Heritage protection jeopardises plan to replace weavers’ tenement in Shoreditch
Campaigners fighting to prevent the demolition and redevelopment of a Georgian terraced house in a trendy part of east London have won a crucial victory after Historic England listed the building at grade II.
Architect p-ad created plans to redevelop No 3 Club Row in Shoreditch and a building to the rear in Whitby Street with a new five-storey building with three flats and commercial space at its ground floor and basement level.
Documents supporting the proposals said the existing building, which dates back to the mid-1760s, was in a poor state of repair, had “little architectural merit” and did not contribute to the appearance of the area “partly due to the emergence of ever-larger buildings surrounding it”.
However government heritage advisor Historic England disagreed. This week it formally listed No 3 and its sister building No 5 Club Row in recognition of their status as an “extremely rare survival” of 18th-century weavers’ houses that were once “ubiquitous” in the area. No 5 is not under immediate threat of demolition.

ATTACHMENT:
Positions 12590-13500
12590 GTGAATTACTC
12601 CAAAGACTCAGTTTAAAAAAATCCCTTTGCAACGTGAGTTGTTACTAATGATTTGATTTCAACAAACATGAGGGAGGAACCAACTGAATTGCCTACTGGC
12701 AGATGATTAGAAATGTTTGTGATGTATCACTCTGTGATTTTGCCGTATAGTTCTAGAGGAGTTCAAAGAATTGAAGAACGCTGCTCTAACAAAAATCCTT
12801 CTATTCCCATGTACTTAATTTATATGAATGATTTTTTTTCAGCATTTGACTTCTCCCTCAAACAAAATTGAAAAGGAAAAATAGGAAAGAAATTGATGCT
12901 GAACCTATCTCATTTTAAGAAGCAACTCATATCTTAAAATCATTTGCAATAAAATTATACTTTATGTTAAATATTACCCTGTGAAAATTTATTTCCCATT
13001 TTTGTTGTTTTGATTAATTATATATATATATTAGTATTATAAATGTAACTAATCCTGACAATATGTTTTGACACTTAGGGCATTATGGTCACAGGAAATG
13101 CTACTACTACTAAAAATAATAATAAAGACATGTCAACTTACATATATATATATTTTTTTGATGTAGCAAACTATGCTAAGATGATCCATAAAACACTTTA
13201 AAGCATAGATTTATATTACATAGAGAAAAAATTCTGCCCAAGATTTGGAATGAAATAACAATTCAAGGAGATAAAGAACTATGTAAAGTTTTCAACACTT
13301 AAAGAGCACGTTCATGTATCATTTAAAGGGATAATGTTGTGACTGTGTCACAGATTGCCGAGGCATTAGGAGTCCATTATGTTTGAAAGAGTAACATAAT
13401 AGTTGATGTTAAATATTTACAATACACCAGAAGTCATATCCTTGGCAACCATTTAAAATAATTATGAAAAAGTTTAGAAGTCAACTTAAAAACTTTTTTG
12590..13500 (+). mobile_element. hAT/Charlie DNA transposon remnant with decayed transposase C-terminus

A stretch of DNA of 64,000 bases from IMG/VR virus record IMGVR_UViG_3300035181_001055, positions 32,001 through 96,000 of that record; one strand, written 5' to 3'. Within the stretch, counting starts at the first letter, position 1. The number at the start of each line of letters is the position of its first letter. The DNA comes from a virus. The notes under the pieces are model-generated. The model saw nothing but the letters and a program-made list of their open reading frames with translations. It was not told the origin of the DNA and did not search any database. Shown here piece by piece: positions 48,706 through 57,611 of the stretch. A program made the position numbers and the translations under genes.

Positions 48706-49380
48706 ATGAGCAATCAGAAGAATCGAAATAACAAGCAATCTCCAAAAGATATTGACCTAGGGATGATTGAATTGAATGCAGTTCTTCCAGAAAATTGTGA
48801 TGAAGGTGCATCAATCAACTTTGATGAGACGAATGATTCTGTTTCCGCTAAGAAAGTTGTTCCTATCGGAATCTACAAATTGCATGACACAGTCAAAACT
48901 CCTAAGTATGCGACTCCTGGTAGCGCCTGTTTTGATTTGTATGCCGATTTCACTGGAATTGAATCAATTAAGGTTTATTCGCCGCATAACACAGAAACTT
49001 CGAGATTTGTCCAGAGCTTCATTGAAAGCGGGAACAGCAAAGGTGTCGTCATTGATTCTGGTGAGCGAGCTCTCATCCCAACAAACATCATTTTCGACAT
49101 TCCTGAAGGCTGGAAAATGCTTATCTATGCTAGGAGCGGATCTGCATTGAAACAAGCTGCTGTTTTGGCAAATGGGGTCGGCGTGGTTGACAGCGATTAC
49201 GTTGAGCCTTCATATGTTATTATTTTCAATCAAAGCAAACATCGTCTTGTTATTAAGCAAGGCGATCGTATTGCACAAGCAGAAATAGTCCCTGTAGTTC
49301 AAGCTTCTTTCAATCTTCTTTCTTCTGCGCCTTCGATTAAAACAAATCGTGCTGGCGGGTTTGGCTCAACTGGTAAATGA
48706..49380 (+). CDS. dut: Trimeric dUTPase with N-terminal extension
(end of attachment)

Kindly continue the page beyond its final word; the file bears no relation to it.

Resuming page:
Historic England said the weavers’ tenement houses would have serviced the silk weaving industry, which it said employed 59% of adult males in the area at the time – an industry fuelled by Huguenot refugees arriving from France.
Historian and architectural campaigner Dan Cruickshank took a personal interest in opposing the Club Row plans, which were lodged with Tower Hamlets council in April.
He told BD that the fact that No 3 Club Row was located in a conservation area packed with historians of one kind or another ought to have given the building’s owner a clue that a demolition application would meet opposition.
“Equally surprising is the fact that this fascinating pair was not already listed,” he said.
“Recently, numerous people have been fretting about the almost clean sweep of weavers’ houses in Bethnal Green, Shoreditch and Spitalfields.
“There were thousands surviving after the war; now there are no more than a dozen or so early examples. And virtually none are listed.
“The Spitalfields Trust – after much lobbying – a couple of years ago persuaded HE to recommend 113 Redchurch Street for listing. It dates from the 1730s, and it is now listed.”
Cruickshank commended Tower Hamlets and Historic England on the pace at which they acted to get the Club Row buildings protected status.
“They moved quickly and have avoided what could have been a very sad and nasty business,” he said.
“It will be interesting to see if they take similar correct and proper action to safeguard the scattering of other unlisted weavers’ houses – in Sclater Street, Brick Lane, Cheshire Street and Bethnal Green Road – that are currently not under direct threat, but which are also not listed.”